## TL;DR:

Consumer proposals comprise a greater share of consumer insolvencies in larger cities and in Alberta. They are less common in smaller cities and in Quebec.

## First Steps

With data from the OSB's "Monthly Insolvency Statistics in Canada by Forward Sortation Area" I selected the 12-month period ended April 2023 to analyze CPs as a percentage of total consumer filings for 663 Canadian cities. Unremarkably, my first test revealed the result ranged from 0 to 100. The national average at April 30, 2023 was 78.04%.

Why was there such a significant range from 0 to 100%? Which cities were outliers? Would the CP-PB mix have been significantly different for smaller or larger cities?

Looking at the initial data set,

- in the 12-month period ended April 30, 2023 the mean number of consumer insolvency filings for the 663 cities was 117.2;
- in the four cities whose percentage of CPs insolvency filings was nil, filings were either 1 or 2 (I.E. all PBs);
- the city with the next lowest share of CPs was at 25% and had only 4 filings; and
- there were 19 cities where only CPs were filed (a 100% ranking):
- one had 41 files
- another had 18 files,
- another had 8 files,
- another had 7 files, and
- 15 had 5 files or less.

** **

## Filtering Out Cities Having Fewer Filings

I re-ran my plot including only those cities that had at least 50 consumer insolvency filings in the 12 months. Of the 12 provinces and 663 cities in my first all-inclusive analysis Yukon and Northwest Territories were now eliminated and the number of cities in my sample fell to 337. The chart follows:

Ignore the x-axis as it is just a count of the number of cities. From the above chart, CPs represented 50% of total consumer insolvencies in Elliot Lake, ON and 96.4% in Morinville, AB. Some cities can be considered outliers (term used somewhat loosely). I plotted all cities having a CP concentration of 87% or more and obtained the following chart:

Again, ignore the x-axis as it is just a count of the number of cities. The above chart shows the resulting 21 cities reflect only 4 provinces (AB, BC, ON, SK) with Alberta being dominant. After looking at these "high flyers" I plotted the botton end, comprising 19 cities having less than 60% CP concentration. The chart follows:

Again ignore the x-axis as it is just a count of the number of cities. There are 19 cities in this category, from five provinces, predominantly Quebec.

Comparing the above two charts **a consumer insolvency filing in Alberta is much more likely to be a consumer proposal compared to a filing in Quebec**. To further this assertion I plotted the CP / PB mix of 148 Alberta and Quebec cities for this period. The chart follows and shows Alberta is clearly dominant in terms of filing consumer proposals.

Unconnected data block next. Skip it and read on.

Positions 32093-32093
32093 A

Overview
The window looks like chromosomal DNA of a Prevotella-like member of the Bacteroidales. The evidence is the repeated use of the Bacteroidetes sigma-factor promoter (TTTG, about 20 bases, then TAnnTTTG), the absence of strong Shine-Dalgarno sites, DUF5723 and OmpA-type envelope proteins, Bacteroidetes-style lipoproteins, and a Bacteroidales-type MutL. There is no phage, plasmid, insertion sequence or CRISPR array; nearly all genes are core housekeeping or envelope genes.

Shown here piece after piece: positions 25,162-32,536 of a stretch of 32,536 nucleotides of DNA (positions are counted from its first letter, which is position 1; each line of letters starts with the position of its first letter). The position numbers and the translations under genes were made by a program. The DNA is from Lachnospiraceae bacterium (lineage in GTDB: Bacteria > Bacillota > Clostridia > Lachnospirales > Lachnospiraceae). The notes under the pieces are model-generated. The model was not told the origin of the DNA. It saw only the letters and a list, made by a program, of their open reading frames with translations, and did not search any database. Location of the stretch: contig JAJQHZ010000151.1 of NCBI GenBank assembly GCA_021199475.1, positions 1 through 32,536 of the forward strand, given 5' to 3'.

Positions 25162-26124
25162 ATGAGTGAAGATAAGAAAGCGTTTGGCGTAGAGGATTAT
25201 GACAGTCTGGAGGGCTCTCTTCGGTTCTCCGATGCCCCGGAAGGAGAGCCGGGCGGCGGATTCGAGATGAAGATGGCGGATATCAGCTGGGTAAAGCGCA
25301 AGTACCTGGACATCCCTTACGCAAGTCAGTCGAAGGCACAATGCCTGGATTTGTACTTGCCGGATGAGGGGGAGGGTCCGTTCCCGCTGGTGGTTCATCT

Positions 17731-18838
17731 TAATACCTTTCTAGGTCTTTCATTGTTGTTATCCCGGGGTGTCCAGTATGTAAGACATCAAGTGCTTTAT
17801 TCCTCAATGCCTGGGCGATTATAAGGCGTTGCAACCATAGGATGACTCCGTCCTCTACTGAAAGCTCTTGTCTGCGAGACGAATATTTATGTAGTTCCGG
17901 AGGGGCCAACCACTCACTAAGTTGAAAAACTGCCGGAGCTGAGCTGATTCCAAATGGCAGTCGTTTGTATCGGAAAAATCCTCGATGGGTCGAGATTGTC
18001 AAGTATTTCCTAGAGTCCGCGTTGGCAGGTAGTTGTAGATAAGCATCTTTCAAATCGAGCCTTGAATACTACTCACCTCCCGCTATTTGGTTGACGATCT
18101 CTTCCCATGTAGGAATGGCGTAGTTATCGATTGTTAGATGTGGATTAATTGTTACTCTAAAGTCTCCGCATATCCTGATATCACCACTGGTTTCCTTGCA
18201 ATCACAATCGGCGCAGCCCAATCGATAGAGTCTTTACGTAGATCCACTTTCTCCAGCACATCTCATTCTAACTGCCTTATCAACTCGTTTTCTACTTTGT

## Does size matter?

So far we have a pretty good outcome looking at results by province, namely Alberta is the province with consumer proposals representing the greatest proportion of consumer insolvency filings. I decided to see if cities with a greater number of consumer insolvencies intuitively suggests the proportion of CPs in that city will be comparatively higher. In other words, if a city has a large number of insolvency filings, is it probable that a greater proportion of those filings will be CPs than if the city instead had a smaller number of filings?

So, I firstly asked which cities had the greatest number of filings. Of the 337 cities having at least 50 consumer insolvency filings in the 12 months ended April 2023, eight stood out:

- Calgary 4,442
- Edmonton 4,197
- Winnipeg 1,924
- London 1,858
- Scarborough 1,857
- Toronto 1,838
- Hamilton 1,809
- Mississauga 1,750

And the ten smallest filers of consumer insolvencies in that same group of 337 cities were:

- Bonnyville, AB 50
- Marieville, QC 50
- Wallaceburg, ON 50
- Becancour, QC 51
- Dundas, ON 51
- Carleton Place, ON 52
- Fort Erie, ON 52
- Napanee, ON 52
- Saint-Henri, QC 52
- Sainte-Catherine, QC 52

I plotted just the above 18 cities to see how they compared. The chart follows.

Size matters. Cities having a larger number of consumer insolvencies also had a greater proportion portion of those being consumer proposals. Cities having a smaller number of consumer insolvencies had a much smaller proportion of consumer proposals. Noted, Bonnyville is the one exception, being one of the smallest insolvency filers with CPs representing 90% of its filings.